In a prepared statement, the Standard & Poor’s rating agency said the court ruling could trigger a sale of the company’s assets, or prompt Emera to divest its interest in the company. For rating purposes, it was putting the venture on its CreditWatch and said it could consolidate the joint company into First Wind. “Because we currently rate First Wind lower than Northeast Wind, it’s possible we would downgrade the company,” Standard & Poor’s said in a statement last month.
After a floor debate featuring soaring rhetoric about democracy and self-determination, the House on Monday advanced a bill aimed at giving residents of Maine’s vast Unorganized Territory a new way to slow down wind development.
This is not about good wind vs. bad wind, folks. This is about citizens’ rights. Much research has been done to determine how this UT law change could have happened in the first place. Unfortunately, all the legal “i’s” were dotted and “t’s” were crossed. Barely. Developers and Environmental NGOs had more notice and access to the process than the citizens affected, but that’s another story for another day. The moral to that story is “watch your back at all times”, though.
"So windpower invades Maine, forces us to buy a billion dollars worth of something that we don't need," he says, "and that does us no good, ruining hundreds of square miles of classic Maine mountains, and ruining our economy, and this is something to celebrate?" Critics like O'Neil also accuse the wind industry of relying too much on federal subsidies.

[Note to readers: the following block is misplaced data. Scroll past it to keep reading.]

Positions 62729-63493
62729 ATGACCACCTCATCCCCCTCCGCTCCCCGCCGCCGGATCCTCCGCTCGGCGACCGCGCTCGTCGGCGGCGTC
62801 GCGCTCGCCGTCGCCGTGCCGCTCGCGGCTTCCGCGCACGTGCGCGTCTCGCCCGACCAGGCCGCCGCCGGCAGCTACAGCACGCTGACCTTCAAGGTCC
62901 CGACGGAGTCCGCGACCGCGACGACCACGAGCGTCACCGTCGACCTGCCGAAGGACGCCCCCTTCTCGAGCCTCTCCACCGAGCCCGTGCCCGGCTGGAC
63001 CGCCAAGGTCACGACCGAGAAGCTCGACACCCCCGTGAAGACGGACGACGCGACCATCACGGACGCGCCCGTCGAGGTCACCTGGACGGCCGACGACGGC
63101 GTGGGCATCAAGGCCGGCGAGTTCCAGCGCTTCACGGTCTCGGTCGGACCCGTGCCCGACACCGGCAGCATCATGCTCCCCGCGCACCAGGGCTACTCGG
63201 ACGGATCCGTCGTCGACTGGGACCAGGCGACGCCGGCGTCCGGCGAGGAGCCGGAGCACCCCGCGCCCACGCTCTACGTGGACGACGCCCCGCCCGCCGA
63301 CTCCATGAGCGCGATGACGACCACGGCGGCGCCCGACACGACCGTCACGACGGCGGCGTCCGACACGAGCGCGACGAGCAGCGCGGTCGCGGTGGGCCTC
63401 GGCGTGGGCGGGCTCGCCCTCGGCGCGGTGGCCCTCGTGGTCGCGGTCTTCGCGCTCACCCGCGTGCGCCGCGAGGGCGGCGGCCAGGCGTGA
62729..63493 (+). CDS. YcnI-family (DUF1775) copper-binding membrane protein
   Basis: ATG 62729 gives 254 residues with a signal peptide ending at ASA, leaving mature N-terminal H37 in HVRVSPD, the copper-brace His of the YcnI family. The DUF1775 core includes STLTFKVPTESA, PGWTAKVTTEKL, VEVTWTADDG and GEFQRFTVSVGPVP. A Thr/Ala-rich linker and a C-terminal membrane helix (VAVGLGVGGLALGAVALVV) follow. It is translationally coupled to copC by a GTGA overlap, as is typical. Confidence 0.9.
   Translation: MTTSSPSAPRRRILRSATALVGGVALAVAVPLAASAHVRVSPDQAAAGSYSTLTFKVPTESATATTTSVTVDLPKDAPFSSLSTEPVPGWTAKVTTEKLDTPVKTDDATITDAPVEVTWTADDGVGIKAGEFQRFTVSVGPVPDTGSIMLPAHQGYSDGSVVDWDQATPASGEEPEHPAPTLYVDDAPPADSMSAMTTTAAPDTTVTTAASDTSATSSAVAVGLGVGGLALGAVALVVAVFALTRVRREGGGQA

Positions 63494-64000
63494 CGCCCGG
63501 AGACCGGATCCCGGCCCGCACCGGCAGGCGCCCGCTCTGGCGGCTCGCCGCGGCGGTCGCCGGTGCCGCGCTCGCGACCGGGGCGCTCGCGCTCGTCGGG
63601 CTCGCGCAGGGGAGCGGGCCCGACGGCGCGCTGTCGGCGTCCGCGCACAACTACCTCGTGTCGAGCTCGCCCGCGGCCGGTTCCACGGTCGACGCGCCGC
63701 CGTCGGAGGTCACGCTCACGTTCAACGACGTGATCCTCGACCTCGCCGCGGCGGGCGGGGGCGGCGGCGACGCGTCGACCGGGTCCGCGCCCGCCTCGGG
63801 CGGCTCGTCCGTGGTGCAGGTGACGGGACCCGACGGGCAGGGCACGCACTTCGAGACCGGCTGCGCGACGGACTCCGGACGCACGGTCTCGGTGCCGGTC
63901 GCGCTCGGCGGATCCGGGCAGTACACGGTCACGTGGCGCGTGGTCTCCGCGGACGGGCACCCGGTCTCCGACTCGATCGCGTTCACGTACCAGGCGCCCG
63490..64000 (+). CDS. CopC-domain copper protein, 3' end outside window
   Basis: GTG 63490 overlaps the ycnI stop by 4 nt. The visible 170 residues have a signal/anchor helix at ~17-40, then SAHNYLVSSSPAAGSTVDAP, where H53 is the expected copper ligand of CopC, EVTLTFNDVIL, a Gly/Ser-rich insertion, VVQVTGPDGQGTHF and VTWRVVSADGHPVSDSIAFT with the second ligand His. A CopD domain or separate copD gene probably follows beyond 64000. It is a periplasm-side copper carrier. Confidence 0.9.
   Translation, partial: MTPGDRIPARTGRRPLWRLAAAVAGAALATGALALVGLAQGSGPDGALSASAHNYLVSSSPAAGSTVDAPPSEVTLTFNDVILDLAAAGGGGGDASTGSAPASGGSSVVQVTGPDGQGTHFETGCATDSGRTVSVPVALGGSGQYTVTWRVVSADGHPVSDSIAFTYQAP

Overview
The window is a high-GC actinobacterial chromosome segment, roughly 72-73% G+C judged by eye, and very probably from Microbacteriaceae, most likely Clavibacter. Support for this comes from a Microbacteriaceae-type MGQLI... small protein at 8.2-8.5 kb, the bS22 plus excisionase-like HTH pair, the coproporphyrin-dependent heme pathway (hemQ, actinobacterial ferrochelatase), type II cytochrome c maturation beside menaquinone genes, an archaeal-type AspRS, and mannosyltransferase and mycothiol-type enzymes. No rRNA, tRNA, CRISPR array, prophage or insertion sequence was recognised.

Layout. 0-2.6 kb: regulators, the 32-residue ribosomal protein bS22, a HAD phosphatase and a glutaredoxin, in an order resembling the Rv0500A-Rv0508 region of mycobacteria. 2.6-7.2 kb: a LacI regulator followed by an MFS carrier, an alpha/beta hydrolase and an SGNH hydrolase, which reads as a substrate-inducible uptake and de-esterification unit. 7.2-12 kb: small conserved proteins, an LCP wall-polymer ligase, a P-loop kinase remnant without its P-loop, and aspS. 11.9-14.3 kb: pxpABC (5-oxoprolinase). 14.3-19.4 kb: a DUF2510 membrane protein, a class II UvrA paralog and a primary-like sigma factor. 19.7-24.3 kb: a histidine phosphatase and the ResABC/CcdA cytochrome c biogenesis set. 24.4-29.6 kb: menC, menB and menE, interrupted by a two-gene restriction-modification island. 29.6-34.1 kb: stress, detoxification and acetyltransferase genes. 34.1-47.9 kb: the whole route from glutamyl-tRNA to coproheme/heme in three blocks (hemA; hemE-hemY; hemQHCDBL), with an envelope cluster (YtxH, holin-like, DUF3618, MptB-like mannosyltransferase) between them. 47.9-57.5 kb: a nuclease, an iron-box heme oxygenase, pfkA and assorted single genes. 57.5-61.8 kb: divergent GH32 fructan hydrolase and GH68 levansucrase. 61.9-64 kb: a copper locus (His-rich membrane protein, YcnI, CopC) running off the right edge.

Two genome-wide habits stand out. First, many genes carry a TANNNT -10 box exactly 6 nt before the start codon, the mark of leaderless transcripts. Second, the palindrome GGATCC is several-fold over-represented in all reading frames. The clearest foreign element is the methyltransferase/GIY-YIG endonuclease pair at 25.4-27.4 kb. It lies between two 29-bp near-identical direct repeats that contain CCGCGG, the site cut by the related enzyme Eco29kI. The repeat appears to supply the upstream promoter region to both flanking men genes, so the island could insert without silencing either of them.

“They are a motivated and organized trade association,” said Chris O’Neil, a lawyer for the Friends of Maine’s Mountains citizen group. “We continue to see Big Wind scrambling to build whatever projects they can before the honeymoon is over and their product totally falls out of favor.” O”Neil said that as federal subsidies for wind power dry up, the industry will find itself outperformed and priced out of the market by other generators.
The request-for-proposals is expected to be issued by the New England States Committee on Electricity, a nonprofit organization that represents the governors on regional electricity issues. Maine’s representative on the committee, Public Utilities Commission Chairman Thomas Welch, said on Monday that it was too early to know what shape the RFP would take, and when it would be issued.
A lawyer representing the side that challenged the deal and won the argument at the state’s Supreme Judicial Court said Thursday that the business venture shouldn’t be allowed to continue operating. “There is no approval of this. It has been vacated, nullified,” said Alan Stone, representing the Houlton Water Company.
During the coldest days of an especially cold winter, LePage said, Maine lawmakers were discussing rebates for solar energy, while a resident he heard about was huddled at home in an electric blanket. “Don’t ask the ratepayers to pay for it, because they can’t afford it,” LePage said.
Town officials will be developing an ordinance to regulate wind energy projects after residents voted Monday to impose a six-month moratorium on such projects. ...The Columbia moratorium was approved by a 28-16 vote at the annual town meeting. The town’s Planning Board sought the moratorium in order to allow time to consider enacting local guidelines for the project.